Few vocalists managed to make a career out of big band music in the way that Frankie Lester did. After twelve years on the bandstand as singer in the 1940s and 1950s, Lester went on to lead several touring orchestras up into the 1980s. He remained active as a band singer until the mid-1990s.
Lester was singing and playing guitar in Philadelphia cocktail lounges as part of Jack Lewis’ Three Collegians in October 1943 when bandleader Ted Lewis signed him as a vocalist. He stayed with Lewis until April 1944, when, with Lewis’ blessing and support, he left the band to, as Billboard magazine put it, “make a bid for the swoon sweepstakes,” or in laymen’s terms: to start a solo career. He failed to make a name for himself as a single act, though, and in September he started a trial period with Bill McCune’s band. Whether he earned a permanent spot in the orchestra is unknown, though when he married Philadelphia chorus girl Evelyn Kayton in October no mention was made of his association with any band in the public announcement.
February 1945 found Lester trying out for Tommy Dorsey’s orchestra. Dorsey, at the time, was having trouble finding suitable male vocalists whom he both liked and were willing to travel on the road, or in the case of Teddy Walters submit to his contract demands. He’d been through a slew of boy singers since Skip Nelson had left the previous October, and in February he hired both Lester and Billy Usher at the same time on a trial basis. Neither singer stayed long. Usher was gone in two weeks, and Lester was gone by early March when Stuart Foster came aboard.
In March 1945, after his experience with Dorsey, Lester became vocalist for Dean Hudson’s orchestra, where he stayed until leaving for Hal McIntyre’s band in June, just in time for their European USO tour. McIntyre’s current singer, Jimmy Cook, another brief ex-Dorsey chirp, had failed to pass the physical required for the trip. Lester became a fixture of the McIntyre’s post-war sound, remaining with the orchestra through at least the end of 1950. By July 1951, though, he had joined Buddy Morrow’s band.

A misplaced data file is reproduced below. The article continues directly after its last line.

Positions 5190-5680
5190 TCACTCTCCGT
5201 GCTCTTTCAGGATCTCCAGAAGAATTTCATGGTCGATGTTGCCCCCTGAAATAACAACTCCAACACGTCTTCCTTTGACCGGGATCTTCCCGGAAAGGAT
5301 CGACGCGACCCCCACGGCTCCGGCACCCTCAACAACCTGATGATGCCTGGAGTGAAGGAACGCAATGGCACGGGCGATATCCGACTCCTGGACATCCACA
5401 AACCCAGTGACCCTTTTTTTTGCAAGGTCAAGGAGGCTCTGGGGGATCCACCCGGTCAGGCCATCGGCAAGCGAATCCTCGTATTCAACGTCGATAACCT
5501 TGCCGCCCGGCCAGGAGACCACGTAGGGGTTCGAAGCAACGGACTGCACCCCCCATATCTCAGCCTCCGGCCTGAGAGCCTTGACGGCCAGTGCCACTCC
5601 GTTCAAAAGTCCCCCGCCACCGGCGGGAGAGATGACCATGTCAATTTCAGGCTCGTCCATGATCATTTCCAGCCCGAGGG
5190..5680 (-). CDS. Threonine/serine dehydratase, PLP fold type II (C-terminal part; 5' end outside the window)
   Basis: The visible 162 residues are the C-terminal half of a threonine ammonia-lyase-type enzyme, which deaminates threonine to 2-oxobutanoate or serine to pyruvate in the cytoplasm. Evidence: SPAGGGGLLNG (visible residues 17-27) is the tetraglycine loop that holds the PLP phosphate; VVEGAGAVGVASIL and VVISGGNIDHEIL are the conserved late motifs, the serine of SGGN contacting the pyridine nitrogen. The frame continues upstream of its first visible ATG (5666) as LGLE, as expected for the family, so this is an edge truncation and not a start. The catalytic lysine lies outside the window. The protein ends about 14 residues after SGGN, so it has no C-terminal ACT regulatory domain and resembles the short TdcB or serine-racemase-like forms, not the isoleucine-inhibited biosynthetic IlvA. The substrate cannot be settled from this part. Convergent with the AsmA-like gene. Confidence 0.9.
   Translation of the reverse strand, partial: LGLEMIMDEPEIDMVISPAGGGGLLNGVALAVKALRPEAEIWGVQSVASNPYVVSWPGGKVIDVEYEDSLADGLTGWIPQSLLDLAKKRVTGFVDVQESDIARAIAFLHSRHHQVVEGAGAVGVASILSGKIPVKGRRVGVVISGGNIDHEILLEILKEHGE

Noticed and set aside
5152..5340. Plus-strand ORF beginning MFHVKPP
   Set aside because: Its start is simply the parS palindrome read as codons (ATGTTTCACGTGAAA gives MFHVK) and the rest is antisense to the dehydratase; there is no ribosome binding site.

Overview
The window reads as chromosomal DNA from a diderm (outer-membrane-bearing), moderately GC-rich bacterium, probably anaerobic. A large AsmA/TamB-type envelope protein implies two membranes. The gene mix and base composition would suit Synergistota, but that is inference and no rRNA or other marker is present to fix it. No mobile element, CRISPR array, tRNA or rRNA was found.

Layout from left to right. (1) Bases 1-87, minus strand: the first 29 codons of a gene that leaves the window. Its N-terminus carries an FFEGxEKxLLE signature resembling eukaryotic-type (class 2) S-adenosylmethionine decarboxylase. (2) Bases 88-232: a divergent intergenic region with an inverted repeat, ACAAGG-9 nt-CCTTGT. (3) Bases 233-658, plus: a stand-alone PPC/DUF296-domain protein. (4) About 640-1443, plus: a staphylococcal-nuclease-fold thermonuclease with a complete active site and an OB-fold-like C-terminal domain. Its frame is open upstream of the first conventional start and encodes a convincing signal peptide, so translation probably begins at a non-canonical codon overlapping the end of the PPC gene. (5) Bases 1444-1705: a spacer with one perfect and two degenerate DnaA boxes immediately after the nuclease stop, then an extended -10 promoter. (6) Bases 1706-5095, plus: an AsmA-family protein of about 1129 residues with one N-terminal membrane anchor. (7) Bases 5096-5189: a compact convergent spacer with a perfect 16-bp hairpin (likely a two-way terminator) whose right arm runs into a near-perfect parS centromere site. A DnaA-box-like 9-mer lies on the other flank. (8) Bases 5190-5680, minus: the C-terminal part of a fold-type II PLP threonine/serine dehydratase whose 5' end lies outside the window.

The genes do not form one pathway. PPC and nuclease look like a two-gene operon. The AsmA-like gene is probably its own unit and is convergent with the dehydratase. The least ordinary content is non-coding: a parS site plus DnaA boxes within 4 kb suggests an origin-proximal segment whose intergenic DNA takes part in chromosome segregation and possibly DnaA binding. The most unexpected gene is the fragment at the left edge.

In an early 1954 interview with Down Beat magazine, Lester expressed his frustration with never having been offered a solo recording contract:
Frustrated? Sure I am. And so are a lot of other band singers who have been working hard for years to get experience and know-how, and who sing well, and then see somebody come from out of nowhere with one hit record, get tons of publicity, then disappear almost as quickly.
So what do I have to do to get even one chance at recording the way I want to on my own date? Change my name and be billed as an unknown 25-year-old who was discovered by Perry Como while I was singing at some unheard-of club?
If I did get a record of my own, and it dropped a bomb, then I could forget the whole thing and go work on an ice wagon. But I’m going to keep knocking on doors until either it seems useless to keep it up or I get to do what I want on a record just once.
Soon after that interview, Lester finally did get the chance to prove himself when he left Morrow that summer to sign as a solo artist on the new “X” record label, an RCA subsidiary that later changed its name to Vik, recording several sides over the next two years. In September 1955, Lester announced the formation of his own big band for the purpose of accompanying him on recordings and eventually to tour with him. It made one recording and then fizzled.
In August 1958, Lester bought the rights to the name and book of Billy May’s orchestra, which had been dormant for over a year. Lester toured across the country with the band, keeping very busy until at least 1967 and possibly through 1969. An advertisement in late 1968 announced a New Year’s Eve dance with “Frankie Lester and his Orchestra (ten pieces),” but a May 1969 photo caption identified him as leader of the Billy May Orchestra. Sometime after that, though, he sold the rights for May’s band to Ray Anthony.
Lester reemerged briefly as a bandleader in 1972, leading the Steel Pier Orchestra, a group loosely associated with Atlantic City’s Steel Pier and formed to promote big band music. In 1979 and 1980, he fronted Eddy Howard’s orchestra. Lester appeared with a band one last time, singing with Henry Busse’s group, in 1994 and 1995 as part of a big band revival series, When Swing Was King, which toured the country.
Lester can be added to the long list of those who claimed to have replaced Frank Sinatra in Dorsey’s band, despite the fact that there was a two-and-a-half year gap between Sinatra’s departure and Lester’s arrival. Lester was still working the Philadelphia lounge circuit when Sinatra left Dorsey. ↩︎
In an amusing aside, Down Beat reviewer Michael Levin caught McIntyre’s band at the Meadowbrook in New Jersey one night in 1948 when Lester was in the middle of a “scuffle” with the ballroom’s bartender, Rudy. Whenever Lester got up to sing, Rudy would distract him however he could by making loud noises all throughout Lester’s numbers. ↩︎